Marion Cotillard IN Two Days, One Night

Two Days, One Night

The headlines keep reminding us that the economy has recovered. But try telling that to the millions of people still out of work, scraping to get by. The latest gut-punch import from the filmmaking brothers Jean-Pierre and Luc Dardenne may be set in Belgium, but it has a timeliness and urgency that feel right at home in America now. The peerless Marion Cotillard stars as Sandra, a mother, wife, and factory worker who learns that she’s been laid off after taking a leave of absence from her job due to a nervous breakdown. Her co-workers were given the option of either letting her go or forfeiting their year-end bonuses, which in most cases are sorely needed. Desperate to hold on to her paycheck, she persuades her boss to hold a revote and spends the weekend going door-to-door, hat in hand, campaigning for compassion with her husband, Manu (Fabrizio Rongione), by her side. In such previous films as Rosetta and Lorna’s Silence, the Dardennes have shown themselves to be masters of unvarnished, closely observed human drama. But Two Days, One Night may be their most philosophically poignant and thorny film yet. With her wide, sad eyes and quiet air of embarrassment tinged with pride, Cotillard’s Sandra is asking a question not only of her colleagues but of the audience, too: Are we willing to put aside our own self-interest for the sake of empathy? Are we cowardly or brave? Cotillard’s exquisite performance makes you feel every ounce of the weight of that dilemma. A-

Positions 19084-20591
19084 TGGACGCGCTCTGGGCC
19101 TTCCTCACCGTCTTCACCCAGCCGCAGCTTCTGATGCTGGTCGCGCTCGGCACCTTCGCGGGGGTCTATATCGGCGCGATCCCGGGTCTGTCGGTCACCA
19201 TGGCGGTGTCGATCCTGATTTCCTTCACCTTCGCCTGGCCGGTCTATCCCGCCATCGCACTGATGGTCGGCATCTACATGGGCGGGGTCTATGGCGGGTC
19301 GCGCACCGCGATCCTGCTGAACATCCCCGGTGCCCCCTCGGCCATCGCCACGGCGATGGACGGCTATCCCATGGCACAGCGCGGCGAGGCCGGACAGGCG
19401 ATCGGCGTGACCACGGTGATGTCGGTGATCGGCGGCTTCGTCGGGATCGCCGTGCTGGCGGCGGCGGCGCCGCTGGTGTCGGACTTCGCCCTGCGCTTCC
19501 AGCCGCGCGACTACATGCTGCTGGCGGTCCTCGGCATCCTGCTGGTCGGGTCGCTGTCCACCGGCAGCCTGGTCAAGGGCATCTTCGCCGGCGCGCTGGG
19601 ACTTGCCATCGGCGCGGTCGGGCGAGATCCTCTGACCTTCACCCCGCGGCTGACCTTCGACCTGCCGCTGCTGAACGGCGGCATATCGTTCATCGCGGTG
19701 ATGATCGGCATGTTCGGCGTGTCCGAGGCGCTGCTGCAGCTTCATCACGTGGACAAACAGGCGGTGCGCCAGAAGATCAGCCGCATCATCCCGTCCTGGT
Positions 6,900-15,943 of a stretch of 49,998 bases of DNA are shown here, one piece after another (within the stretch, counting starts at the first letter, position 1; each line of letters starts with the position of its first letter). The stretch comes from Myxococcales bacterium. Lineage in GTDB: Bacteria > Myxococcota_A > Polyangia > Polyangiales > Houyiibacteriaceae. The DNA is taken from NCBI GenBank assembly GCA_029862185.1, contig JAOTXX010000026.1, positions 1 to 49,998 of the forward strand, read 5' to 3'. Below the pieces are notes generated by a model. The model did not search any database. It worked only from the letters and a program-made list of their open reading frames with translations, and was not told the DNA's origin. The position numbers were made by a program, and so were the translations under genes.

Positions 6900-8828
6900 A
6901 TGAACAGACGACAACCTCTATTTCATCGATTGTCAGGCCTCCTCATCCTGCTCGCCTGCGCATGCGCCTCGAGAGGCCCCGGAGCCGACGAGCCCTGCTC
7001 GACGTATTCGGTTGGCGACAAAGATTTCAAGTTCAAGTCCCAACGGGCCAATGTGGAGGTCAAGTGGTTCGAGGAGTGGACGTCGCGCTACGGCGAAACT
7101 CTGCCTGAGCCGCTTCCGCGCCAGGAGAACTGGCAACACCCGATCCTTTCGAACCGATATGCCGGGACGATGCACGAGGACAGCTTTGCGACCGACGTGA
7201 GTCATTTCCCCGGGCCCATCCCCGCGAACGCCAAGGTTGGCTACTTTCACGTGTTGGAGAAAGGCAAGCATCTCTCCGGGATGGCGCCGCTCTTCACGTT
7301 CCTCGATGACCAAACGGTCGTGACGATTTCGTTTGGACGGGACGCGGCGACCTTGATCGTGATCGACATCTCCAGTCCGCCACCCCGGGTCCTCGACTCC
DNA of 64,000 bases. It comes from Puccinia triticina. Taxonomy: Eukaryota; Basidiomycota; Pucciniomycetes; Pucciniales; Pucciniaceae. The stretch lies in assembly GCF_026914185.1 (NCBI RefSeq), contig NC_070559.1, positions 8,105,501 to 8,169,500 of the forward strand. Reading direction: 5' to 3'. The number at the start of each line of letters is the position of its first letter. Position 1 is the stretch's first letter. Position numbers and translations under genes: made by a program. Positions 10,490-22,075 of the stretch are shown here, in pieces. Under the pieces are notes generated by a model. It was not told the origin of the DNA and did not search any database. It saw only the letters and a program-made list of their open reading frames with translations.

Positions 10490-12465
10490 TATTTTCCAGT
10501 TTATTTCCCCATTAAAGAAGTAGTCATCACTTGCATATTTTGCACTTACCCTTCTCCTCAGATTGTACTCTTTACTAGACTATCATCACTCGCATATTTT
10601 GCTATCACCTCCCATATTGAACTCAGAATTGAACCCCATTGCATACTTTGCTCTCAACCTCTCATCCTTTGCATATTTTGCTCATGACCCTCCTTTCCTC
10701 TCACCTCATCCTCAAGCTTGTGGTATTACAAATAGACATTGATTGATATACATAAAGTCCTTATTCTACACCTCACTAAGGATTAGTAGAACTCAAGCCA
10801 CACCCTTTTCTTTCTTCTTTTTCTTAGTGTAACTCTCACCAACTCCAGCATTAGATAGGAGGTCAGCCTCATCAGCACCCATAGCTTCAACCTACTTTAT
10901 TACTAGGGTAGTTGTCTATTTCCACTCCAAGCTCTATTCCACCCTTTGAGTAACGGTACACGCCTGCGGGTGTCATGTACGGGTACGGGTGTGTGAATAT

Two Days, One Night
  • Movie
  • 95 minutes